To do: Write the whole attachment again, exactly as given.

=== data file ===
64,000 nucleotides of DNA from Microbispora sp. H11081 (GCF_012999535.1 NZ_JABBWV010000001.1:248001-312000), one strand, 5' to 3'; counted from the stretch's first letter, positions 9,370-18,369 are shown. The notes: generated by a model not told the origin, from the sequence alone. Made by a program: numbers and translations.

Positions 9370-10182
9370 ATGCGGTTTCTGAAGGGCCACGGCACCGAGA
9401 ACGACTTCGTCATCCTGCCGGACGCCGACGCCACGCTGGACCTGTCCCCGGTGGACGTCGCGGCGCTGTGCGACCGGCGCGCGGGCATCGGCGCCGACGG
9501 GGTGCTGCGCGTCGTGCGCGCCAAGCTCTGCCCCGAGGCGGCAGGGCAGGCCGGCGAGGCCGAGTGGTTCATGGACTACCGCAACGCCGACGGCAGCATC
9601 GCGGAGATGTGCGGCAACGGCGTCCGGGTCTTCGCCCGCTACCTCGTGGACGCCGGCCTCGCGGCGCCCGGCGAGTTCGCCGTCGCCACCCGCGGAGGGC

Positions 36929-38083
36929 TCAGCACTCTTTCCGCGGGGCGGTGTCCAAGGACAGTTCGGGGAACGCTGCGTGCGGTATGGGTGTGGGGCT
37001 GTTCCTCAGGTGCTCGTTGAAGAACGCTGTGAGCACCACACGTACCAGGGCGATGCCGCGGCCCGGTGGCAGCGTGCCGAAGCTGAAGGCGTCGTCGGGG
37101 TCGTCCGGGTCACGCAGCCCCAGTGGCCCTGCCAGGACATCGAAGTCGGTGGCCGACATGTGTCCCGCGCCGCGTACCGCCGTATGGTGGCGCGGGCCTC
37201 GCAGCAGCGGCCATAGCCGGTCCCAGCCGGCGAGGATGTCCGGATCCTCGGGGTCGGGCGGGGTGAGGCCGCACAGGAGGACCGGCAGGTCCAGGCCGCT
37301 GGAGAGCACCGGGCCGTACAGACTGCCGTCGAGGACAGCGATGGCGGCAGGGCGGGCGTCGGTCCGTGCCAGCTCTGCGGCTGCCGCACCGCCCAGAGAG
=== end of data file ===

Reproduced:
64,000 nucleotides of DNA from Microbispora sp. H11081 (GCF_012999535.1 NZ_JABBWV010000001.1:248001-312000), one strand, 5' to 3'; counted from the stretch's first letter, positions 9,370-18,369 are shown. The notes: generated by a model not told the origin, from the sequence alone. Made by a program: numbers and translations.

Positions 9370-10182
9370 ATGCGGTTTCTGAAGGGCCACGGCACCGAGA
9401 ACGACTTCGTCATCCTGCCGGACGCCGACGCCACGCTGGACCTGTCCCCGGTGGACGTCGCGGCGCTGTGCGACCGGCGCGCGGGCATCGGCGCCGACGG
9501 GGTGCTGCGCGTCGTGCGCGCCAAGCTCTGCCCCGAGGCGGCAGGGCAGGCCGGCGAGGCCGAGTGGTTCATGGACTACCGCAACGCCGACGGCAGCATC
9601 GCGGAGATGTGCGGCAACGGCGTCCGGGTCTTCGCCCGCTACCTCGTGGACGCCGGCCTCGCGGCGCCCGGCGAGTTCGCCGTCGCCACCCGCGGAGGGC

Positions 36929-38083
36929 TCAGCACTCTTTCCGCGGGGCGGTGTCCAAGGACAGTTCGGGGAACGCTGCGTGCGGTATGGGTGTGGGGCT
37001 GTTCCTCAGGTGCTCGTTGAAGAACGCTGTGAGCACCACACGTACCAGGGCGATGCCGCGGCCCGGTGGCAGCGTGCCGAAGCTGAAGGCGTCGTCGGGG
37101 TCGTCCGGGTCACGCAGCCCCAGTGGCCCTGCCAGGACATCGAAGTCGGTGGCCGACATGTGTCCCGCGCCGCGTACCGCCGTATGGTGGCGCGGGCCTC
37201 GCAGCAGCGGCCATAGCCGGTCCCAGCCGGCGAGGATGTCCGGATCCTCGGGGTCGGGCGGGGTGAGGCCGCACAGGAGGACCGGCAGGTCCAGGCCGCT
37301 GGAGAGCACCGGGCCGTACAGACTGCCGTCGAGGACAGCGATGGCGGCAGGGCGGGCGTCGGTCCGTGCCAGCTCTGCGGCTGCCGCACCGCCCAGAGAG